Unfortunately Justin then heard she had a fiance who had promptly glassed some poor bloke-also called Justin-in a local nightclub!

At the time I’m sure he was upset but as the song suggests – he couldn’t even remember her name!.  Lucky escape if you ask me.

++  Another 7″ came out but this time on Track & Field Records: “Same Time Next Year”. I really love the B side on this one, “Missed”. How did you end up releasing with them? How was your relationship with them? They become quite big after, right?

Once again Track and Field had heard a demo and got in touch and we were always happy to say yes if it meant releasing another 7” single.  I too am a fan of ‘’Missed’’ and it possibly has the most painfully loud cymbal crash of any record I can think of! – listen with caution if on headphones!

++ Then there was the 7″ on one of my favourite labels, Motorway Records from Japan. How did you end up releasing a record so far away?

The Motorway Records connection came through Dominic Earworm so I guess it was mostly arranged by him.

++ Also who is Tony Race from the song “Ballad of Tony Race”? Is it based on a real person?

Tony Race was Felt’s first drummer and was sacked by Lawrence for ‘having curly hair’.  Many years later I had the good fortune to meet my musical hero Lawrence and I told him about our track and asked him if this story was true – he said he only hired him in the first place because he looked like Billy Ficca of Television but on second thoughts decided he looked more like Kevin Keegan!..his days were numbered.

We felt that the song had a similar feel to some of the Felt instrumentals so we called the song after this obscure tale as a nod to one of our favourite bands.

++ Then a 10″! How cool is that. You were only missing a 12″ release, huh? But maybe you didn’t consider yourselves an album band? Do you think there are any advantages in releasing in “smaller” formats?

It would have been great to release a 12” or an album but we slowed down in productivity so much over the last few years that it might be a long time coming! I wouldn’t say there’s an advantage to releasing in smaller formats but when in a band you tend to want to release as many things as possible whenever the opportunity arises.

++ And then back to the compilation CD. Why do it that soon? Most bands wait like 10, 20 years to put all their stuff together? Nothing wrong with it, just curious 🙂

We thought it would be good to look back at the stuff we’d recorded and put it all together before moving on to other things. Maybe we had in mind that it was easier for fans to get hold of older stuff on a CD compilation instead of tracking down individual singles. Something like The Smiths ‘Hatful Of Hollow’ or The Wedding Present’s ‘Tommy’ compilations.

++ So, 2 London labels, and 1 Chiba (Japan) label, no Manchester labels interested in releasing your stuff?

I don’t recall any Manchester labels sniffing around but there was not really a healthy indie scene here at the time.

++ What about gigs? Did you play a lot live? How were your gigs by the way, you don’t seem to be too loud…

Our big regret is that we never played one gig…not even a one-off.

We were once offered a chance to play in Denmark at an indie festival but just didn’t get organised in time and the opportunity passed us by. It’s a shame but the fact is that in many ways we were never a proper ‘band’ in that we were more of a recording project – using various additional musicians to record parts as needed. To play live we’d have had a logistical nightmare to recreate the sound.  However what we should have done is a short stripped down set of the songs that we could have played as a four-piece.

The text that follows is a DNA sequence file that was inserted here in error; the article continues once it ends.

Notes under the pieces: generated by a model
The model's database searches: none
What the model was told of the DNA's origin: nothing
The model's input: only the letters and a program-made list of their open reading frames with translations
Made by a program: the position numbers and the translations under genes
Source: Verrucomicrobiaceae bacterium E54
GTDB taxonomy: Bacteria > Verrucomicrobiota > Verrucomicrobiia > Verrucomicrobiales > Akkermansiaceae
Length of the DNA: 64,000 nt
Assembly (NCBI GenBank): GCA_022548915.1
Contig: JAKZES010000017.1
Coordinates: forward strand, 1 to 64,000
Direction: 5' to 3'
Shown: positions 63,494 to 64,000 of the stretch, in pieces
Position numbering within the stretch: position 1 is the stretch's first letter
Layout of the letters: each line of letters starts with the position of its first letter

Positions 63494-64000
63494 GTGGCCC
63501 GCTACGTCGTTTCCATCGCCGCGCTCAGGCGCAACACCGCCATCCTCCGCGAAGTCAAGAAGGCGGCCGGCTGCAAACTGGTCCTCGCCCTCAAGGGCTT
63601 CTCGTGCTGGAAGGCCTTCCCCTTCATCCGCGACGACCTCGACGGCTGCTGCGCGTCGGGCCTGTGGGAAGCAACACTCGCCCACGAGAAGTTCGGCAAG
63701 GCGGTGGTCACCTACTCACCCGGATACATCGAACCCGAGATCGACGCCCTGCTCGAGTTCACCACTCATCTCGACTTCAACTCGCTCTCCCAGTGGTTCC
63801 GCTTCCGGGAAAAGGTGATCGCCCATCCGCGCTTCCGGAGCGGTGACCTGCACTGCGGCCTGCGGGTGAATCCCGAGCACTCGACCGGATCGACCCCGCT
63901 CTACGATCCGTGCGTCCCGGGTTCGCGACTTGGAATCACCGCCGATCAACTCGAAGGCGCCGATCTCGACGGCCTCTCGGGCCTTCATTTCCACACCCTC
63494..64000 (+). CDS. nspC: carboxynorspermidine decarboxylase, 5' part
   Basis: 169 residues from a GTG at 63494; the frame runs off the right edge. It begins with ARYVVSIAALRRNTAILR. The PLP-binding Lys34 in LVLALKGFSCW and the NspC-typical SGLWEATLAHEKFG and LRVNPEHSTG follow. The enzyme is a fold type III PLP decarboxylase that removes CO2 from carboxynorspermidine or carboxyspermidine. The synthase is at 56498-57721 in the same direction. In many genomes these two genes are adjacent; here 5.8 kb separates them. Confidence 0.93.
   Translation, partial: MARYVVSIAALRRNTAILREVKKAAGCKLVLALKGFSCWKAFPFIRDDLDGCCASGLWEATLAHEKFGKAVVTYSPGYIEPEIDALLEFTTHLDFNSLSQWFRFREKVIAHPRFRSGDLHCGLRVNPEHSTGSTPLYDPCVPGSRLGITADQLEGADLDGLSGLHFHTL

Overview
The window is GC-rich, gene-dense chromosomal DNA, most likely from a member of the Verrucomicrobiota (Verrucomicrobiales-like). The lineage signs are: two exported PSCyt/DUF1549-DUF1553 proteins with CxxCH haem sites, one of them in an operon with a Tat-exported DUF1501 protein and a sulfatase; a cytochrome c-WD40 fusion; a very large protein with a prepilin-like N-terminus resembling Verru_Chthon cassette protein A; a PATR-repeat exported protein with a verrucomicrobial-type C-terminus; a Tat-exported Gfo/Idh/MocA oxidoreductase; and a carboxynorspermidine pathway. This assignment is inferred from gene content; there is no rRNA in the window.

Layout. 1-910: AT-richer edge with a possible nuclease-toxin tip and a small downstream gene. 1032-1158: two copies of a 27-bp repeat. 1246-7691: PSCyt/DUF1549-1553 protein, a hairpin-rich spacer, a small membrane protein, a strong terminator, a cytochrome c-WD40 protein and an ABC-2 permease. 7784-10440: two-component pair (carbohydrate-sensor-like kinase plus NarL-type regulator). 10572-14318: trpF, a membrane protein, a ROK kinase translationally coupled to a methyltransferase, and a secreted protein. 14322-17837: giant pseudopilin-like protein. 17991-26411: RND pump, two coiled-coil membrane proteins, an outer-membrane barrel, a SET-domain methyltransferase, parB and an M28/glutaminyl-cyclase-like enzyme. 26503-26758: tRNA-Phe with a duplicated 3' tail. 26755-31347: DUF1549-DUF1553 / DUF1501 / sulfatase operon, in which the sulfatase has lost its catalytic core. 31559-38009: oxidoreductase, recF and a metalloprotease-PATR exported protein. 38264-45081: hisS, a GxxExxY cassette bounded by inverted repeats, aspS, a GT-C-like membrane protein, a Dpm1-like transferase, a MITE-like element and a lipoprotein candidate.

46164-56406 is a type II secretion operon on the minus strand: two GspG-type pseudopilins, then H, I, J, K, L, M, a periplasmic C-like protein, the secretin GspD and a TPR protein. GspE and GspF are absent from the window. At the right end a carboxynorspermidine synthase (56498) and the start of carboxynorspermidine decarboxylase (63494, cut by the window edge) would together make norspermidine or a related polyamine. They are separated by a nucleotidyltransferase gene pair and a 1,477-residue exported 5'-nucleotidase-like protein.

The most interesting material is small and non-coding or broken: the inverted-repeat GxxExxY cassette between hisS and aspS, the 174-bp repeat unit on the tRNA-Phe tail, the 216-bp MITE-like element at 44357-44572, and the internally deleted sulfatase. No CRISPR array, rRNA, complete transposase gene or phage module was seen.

++ So what happened? When did you split and why?

We’ve all been busy with other things –having babies, buying and running a record shop and working in psychiatric hospitals..which as I’m sure you can imagine is all either quite stressful or time consuming!

However we’ve never actually split up just been semi-active…well if it’s good enough for Kevin Shields!

++ Having a glance to the past, what would you say were the best moments of being in Screen Prints?

There were many good times – some things that spring to mind are being played by John Peel – twice! , renting a cottage in North Yorkshire to record tracks –( though actually more time was spent watching Declan set up microphones and plug in cables!), Justin getting up at 4am to drive across fields in search of a Viking burial site – only Justin would do this.

We were all at a gig at The Roadhouse and the DJ played ‘’Missed’’ which was nice to hear over the club sound system.

A lot of time spent drinking in ‘The Bar’ or ‘The Trevor’ pub in Chorlton Manchester…actually much more time doing this than making music if truth be told!

++ I was in Manchester just a couple of months ago, had a really nice good time there but didn’t get to see much aside from the Northern Quarter and some good record shops. What would you recommend me to see there next time?

I would recommend that you come and buy lots of records from Vinyl Exchange!

++ And is there any sort of Manchester dish? I was wondering about that and a friend told me about some deep fried egg?

Deep fried egg? ?– that’s news to me. Maybe they meant fried egg as found in a good old English breakfast?. Either way I’m not sure about a Manchester dish – probably best to stick with the Yorkshire puddings and stay loyal to the right side of the Pennines!

++ Thanks again Richard! Anything else you’d like to add?

If I think of something I’ll let you know and if you do come to Manchester again do get in touch.


Screen Prints – Missed

One Response to “:: Screen Prints”

[…] He aquí un grupo semioculto que nunca llegó a tocar en directo y sólo grabó unos singles desde la ciudad de Manchester en la segunda mitad de los noventa (la banda se formó en 1997) en sellos como Track & Field, Motorway y Earworm. Editó una recopilación de los mismos (20 temas) en el año 2000, en el sello Earworm, titulada ‘Perfect City (Twenty Songs 1998-2000)’ y ya no se supo más de ellos hasta que en 2014 el sello Fastcut Records ha vuelto a realizar una recopilación (14 temas) con las canciones remasterizadas y con el añadido de tres temas nuevos. El título de esta nueva recopilación es ‘Hum And Hiss’. El grupo lo fundaron Declan Meehan y Justin Hughes procedentes de Derby a quienes se le añadió Richard Farnell procedente de Sheffield y más tarde Alun Jones a la guitarra. Sus temas reciben la influencia de grupos del C86 y de bandas Creation como Felt o Teenage Fanclub y son perfectos para escuchar en el hogar mientras la lluvia repiquetea en los cristales de la ventana. Aquí una jugosa entrevista, y aquí otra. […]